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Is a Master’s Degree in Nursing Worth All the Time and Money?

  • Are you considering a master’s degree in nursing? You’ve come to the right place!
  • Nursing CE Central’s breakdown has all the information you need to help guide you through the researching process.
  • Interested in learning more? Keep reading!
Morgan Curry, RN/BSN

Morgan Curry, BSN / RN

Intensive Care, Outpatient Surgery, Aesthetics, Education, and Nursing Leadership

July 23, 2021
Simmons University


Are you contemplating going back to school and receiving a master’s degree in nursing? Are you trying to weigh out the costs, risks, and job market? 

I hear you loud and clear! 

Let’s get down to the details on if obtaining a master’s degree in nursing is worth all the hype. 

What is the Difference between a BSN and MSN?

In sum, the Nightingale College outlines that a bachelor’s degree prepares a student for an entry-level position as a registered nurse (RN), whereas a master’s degree in nursing prepares an RN for a specialized role as a nurse practitioner or nursing administrator.  

Both are valuable, and you cannot obtain a master’s degree in nursing without earning a bachelor’s first, so this truly depends on what your passions in the industry are, and if you are willing to dedicate a couple more years to furthering your education. 


Are There Job Opportunities?

Yes! There are various routes you can take if you are contemplating earning a master’s degree in nursing. The University of Southern California’s School of Nursing lists several opportunities that are available to you upon receiving your master’s, check them out:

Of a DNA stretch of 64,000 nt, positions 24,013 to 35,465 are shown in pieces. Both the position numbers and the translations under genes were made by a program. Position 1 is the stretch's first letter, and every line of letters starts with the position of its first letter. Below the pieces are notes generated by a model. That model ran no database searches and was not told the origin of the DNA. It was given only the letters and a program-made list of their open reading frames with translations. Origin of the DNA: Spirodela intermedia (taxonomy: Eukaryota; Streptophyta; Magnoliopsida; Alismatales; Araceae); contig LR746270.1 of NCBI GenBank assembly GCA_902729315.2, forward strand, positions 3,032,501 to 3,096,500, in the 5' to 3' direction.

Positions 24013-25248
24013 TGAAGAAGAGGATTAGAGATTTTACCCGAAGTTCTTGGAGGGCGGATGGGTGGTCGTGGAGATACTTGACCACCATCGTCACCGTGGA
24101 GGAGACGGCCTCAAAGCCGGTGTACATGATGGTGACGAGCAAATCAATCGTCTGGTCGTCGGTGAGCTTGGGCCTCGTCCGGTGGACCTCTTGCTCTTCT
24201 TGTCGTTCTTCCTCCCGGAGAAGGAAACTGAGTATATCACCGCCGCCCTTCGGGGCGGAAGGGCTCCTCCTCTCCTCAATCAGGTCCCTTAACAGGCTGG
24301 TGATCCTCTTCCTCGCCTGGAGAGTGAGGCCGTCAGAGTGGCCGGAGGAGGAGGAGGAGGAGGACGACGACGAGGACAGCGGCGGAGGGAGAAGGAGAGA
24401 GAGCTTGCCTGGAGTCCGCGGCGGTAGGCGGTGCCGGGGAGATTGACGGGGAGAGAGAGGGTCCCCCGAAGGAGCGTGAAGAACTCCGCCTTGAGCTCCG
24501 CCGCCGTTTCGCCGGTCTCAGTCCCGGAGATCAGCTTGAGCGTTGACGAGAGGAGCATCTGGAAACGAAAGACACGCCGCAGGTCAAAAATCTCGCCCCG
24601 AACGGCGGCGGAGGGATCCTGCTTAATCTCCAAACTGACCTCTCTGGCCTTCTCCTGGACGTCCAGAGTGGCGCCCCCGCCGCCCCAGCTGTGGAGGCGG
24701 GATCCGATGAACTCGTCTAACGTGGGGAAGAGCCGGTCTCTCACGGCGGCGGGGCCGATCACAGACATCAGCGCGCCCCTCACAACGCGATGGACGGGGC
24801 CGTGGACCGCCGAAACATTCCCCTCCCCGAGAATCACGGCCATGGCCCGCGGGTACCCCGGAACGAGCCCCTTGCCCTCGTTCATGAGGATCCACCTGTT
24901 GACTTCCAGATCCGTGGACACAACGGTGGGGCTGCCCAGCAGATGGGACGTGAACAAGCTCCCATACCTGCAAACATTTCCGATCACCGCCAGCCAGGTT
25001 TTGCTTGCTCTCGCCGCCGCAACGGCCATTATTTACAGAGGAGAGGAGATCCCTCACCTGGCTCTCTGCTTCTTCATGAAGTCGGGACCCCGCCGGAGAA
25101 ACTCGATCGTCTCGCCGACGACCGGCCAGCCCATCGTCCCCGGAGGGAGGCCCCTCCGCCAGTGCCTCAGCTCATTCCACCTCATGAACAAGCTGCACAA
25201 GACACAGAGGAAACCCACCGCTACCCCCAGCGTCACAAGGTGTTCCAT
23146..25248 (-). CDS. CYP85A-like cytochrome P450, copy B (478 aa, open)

• Family nurse practitioner  
  • Pediatric nurse practitioner 
  • Nursing informatics specialist 
  • Geriatric or gerontological nurse practitioner 
  • Clinical nurse researcher 
  • Psychiatric nurse practitioner 
  • Forensic nurse consultant or SANE specialist 
  • Nurse ethicist 
  • Nurse educator 
  • Legal nurse consultant 

Please note that some of these careers may require a specialization upon your entry into a master’s program so be sure to do your own research when applying to programs! 


master's degree in nursing blog


Can I Make More Money?

If you want the short answer, it’s a yes.  

Online job recruiting resource, Zip Recruiter, outlines that the national average salary for a master’s degree in nursing holder is $102,522; this is almost $30,000 more than a nurse with a bachelor’s degree! 


What Does a Master’s in Nursing Program Cost?

The cost per program truly varies case by case. 

However, The Nurse Journal determines that on average, a nurse will spend anywhere from $35,000 to $75,000 total in order to obtain a master’s degree in nursing.  

Although this price is high, depending on your current work situation, some healthcare facilities will provide their employees with a tuition reimbursement program! 

Online resource for nurses looking to advance their careers,, offers valuable information on tuition reimbursement programs, as well as various scholarship opportunities that might be available to you; I recommend checking it out and doing your research! 

The Verdict: Is It Worth It?

Truly, this is up for you to decide.  

Do the benefits outweigh the time and cost it takes to get there? Are you passionate enough about one area of nursing to specialize in it, or do you prefer a general variety? 

If you want my opinion, I believe that earning a master’s in nursing is very worthwhile, however, there are always opportunities and room for advancement without one! 

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